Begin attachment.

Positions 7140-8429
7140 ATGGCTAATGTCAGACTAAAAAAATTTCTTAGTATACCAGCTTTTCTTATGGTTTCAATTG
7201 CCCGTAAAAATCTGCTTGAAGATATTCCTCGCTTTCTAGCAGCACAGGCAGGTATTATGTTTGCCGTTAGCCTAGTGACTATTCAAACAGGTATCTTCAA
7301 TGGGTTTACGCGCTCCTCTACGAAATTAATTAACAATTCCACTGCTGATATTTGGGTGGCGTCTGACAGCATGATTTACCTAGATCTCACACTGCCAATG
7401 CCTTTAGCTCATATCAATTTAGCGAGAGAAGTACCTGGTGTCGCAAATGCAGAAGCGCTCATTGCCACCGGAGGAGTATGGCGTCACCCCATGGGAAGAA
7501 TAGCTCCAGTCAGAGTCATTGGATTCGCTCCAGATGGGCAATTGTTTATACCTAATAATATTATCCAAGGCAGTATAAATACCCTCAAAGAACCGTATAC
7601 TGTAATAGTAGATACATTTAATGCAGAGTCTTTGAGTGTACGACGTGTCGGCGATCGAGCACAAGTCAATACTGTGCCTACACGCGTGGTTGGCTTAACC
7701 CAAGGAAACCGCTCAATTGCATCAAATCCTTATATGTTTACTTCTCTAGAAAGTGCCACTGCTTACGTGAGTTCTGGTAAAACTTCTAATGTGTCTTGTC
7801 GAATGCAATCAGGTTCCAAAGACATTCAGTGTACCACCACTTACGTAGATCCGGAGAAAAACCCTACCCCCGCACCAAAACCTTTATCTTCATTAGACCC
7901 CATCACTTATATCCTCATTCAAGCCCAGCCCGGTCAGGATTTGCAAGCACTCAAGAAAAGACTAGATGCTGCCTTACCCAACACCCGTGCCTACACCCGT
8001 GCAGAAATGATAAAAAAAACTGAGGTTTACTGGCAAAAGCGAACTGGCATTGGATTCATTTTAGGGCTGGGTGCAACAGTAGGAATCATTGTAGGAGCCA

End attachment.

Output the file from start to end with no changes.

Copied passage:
Positions 7140-8429
7140 ATGGCTAATGTCAGACTAAAAAAATTTCTTAGTATACCAGCTTTTCTTATGGTTTCAATTG
7201 CCCGTAAAAATCTGCTTGAAGATATTCCTCGCTTTCTAGCAGCACAGGCAGGTATTATGTTTGCCGTTAGCCTAGTGACTATTCAAACAGGTATCTTCAA
7301 TGGGTTTACGCGCTCCTCTACGAAATTAATTAACAATTCCACTGCTGATATTTGGGTGGCGTCTGACAGCATGATTTACCTAGATCTCACACTGCCAATG
7401 CCTTTAGCTCATATCAATTTAGCGAGAGAAGTACCTGGTGTCGCAAATGCAGAAGCGCTCATTGCCACCGGAGGAGTATGGCGTCACCCCATGGGAAGAA
7501 TAGCTCCAGTCAGAGTCATTGGATTCGCTCCAGATGGGCAATTGTTTATACCTAATAATATTATCCAAGGCAGTATAAATACCCTCAAAGAACCGTATAC
7601 TGTAATAGTAGATACATTTAATGCAGAGTCTTTGAGTGTACGACGTGTCGGCGATCGAGCACAAGTCAATACTGTGCCTACACGCGTGGTTGGCTTAACC
7701 CAAGGAAACCGCTCAATTGCATCAAATCCTTATATGTTTACTTCTCTAGAAAGTGCCACTGCTTACGTGAGTTCTGGTAAAACTTCTAATGTGTCTTGTC
7801 GAATGCAATCAGGTTCCAAAGACATTCAGTGTACCACCACTTACGTAGATCCGGAGAAAAACCCTACCCCCGCACCAAAACCTTTATCTTCATTAGACCC
7901 CATCACTTATATCCTCATTCAAGCCCAGCCCGGTCAGGATTTGCAAGCACTCAAGAAAAGACTAGATGCTGCCTTACCCAACACCCGTGCCTACACCCGT
8001 GCAGAAATGATAAAAAAAACTGAGGTTTACTGGCAAAAGCGAACTGGCATTGGATTCATTTTAGGGCTGGGTGCAACAGTAGGAATCATTGTAGGAGCCA